Even though all these material things are important to both the cultures, the underlying theme of pride is very important to understanding both sides of this clash in cultures. Pride is what distinguishes the identity of the poor Mexican boy from the Americans who are helping his family. The boy finds pride in material things throughout the story. After describing the joy he got from his pair of shoes he says, "I was ready for another present that I could adore, care for, and take pride in" (2). The boy’s pride comes from his presents. The things that he has gives him hope and joy. His pride is seen again when he talks of all the joy he receives from his "mansion" and how much it pleased him to share his "mansion" with others. The pride exhibited by the Americans is of an entirely different kind; they received pride through emotional events. The whole trip was an effort to gain some pride from helping those that are less fortunate than themselves. The reason these groups head out into other places where fancy houses are not normal is that they are trying to feel better about themselves. Knowing that they have helped someone in need makes them feel better. They go from place to place building these houses so that they can feel that they have done something they can be proud of. Both the American teenagers, and the Mexican family become happy since they both get what they wanted. The Mexican family gets the new "mansion," and the Americans get the pride of helping others.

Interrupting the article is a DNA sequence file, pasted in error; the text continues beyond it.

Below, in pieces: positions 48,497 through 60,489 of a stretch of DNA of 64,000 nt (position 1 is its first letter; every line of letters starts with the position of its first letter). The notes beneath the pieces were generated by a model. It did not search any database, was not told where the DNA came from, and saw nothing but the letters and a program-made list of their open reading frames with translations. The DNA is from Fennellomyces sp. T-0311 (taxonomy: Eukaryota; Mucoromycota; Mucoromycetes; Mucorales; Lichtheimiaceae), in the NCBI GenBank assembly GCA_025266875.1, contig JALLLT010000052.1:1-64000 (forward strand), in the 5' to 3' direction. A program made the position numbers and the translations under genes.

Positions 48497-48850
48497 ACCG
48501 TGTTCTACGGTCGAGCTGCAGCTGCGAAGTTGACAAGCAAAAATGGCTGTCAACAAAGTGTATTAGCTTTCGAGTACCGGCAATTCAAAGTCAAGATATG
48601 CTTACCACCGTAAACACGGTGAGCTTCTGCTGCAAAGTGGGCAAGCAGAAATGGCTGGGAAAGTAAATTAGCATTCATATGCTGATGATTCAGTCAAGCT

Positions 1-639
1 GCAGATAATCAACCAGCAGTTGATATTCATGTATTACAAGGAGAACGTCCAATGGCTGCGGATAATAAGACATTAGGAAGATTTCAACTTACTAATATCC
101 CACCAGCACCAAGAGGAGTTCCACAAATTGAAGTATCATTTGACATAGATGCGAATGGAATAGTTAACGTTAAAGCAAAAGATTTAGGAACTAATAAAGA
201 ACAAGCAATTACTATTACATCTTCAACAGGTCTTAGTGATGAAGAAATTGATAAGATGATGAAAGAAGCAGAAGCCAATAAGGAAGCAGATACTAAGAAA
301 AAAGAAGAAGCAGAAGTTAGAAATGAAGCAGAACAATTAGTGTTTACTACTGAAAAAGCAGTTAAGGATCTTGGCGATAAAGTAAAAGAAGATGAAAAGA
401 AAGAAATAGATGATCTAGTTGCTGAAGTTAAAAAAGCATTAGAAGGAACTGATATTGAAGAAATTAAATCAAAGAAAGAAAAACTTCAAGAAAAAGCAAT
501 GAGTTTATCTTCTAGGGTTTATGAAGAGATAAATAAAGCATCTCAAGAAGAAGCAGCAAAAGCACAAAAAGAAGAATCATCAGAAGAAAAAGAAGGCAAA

Just as important as the impact of pride on the identity of the American teenagers is the influence of pity on their actions. The Mexican who talks to the little boy clearly states, "These workers were high school students from America who had a deep desire to help people with tougher living circumstances then themselves" (3). That straightforward statement accurately reveals that pity truly defines the American upper middle-class culture. In America we are bombarded by messages appealing to that sense of pity. We are encouraged to help the homeless get back on their feet. We are asked to support starving children in foreign countries. These teenagers acted on their feeling of pity, and went down to Mexico to help those in need. This pity drove them to help out "people with tougher living circumstances" so that their pride and happiness could increase. Therefore, the assistance the Americans provided this Mexican family was a way to react to the Americans pity and help out the less fortunate. The Americans behaved in a caring and unselfish way, to make the day for a family of four that were not nearly as well off as themselves. This sense of pity, and how they deal with that pity, is what defines who these American teenagers are.

These teenagers used their sense of pride and pity to motivate them to provide a deprived family a little happiness. They supplied the family with material things to make their life more bearable, and at the same time, the Americans gained pride in their actions. The culture that these teenagers come from is one which believes in caring for those who are less fortunate, and this characteristic shapes the identity of these compassionate house builders.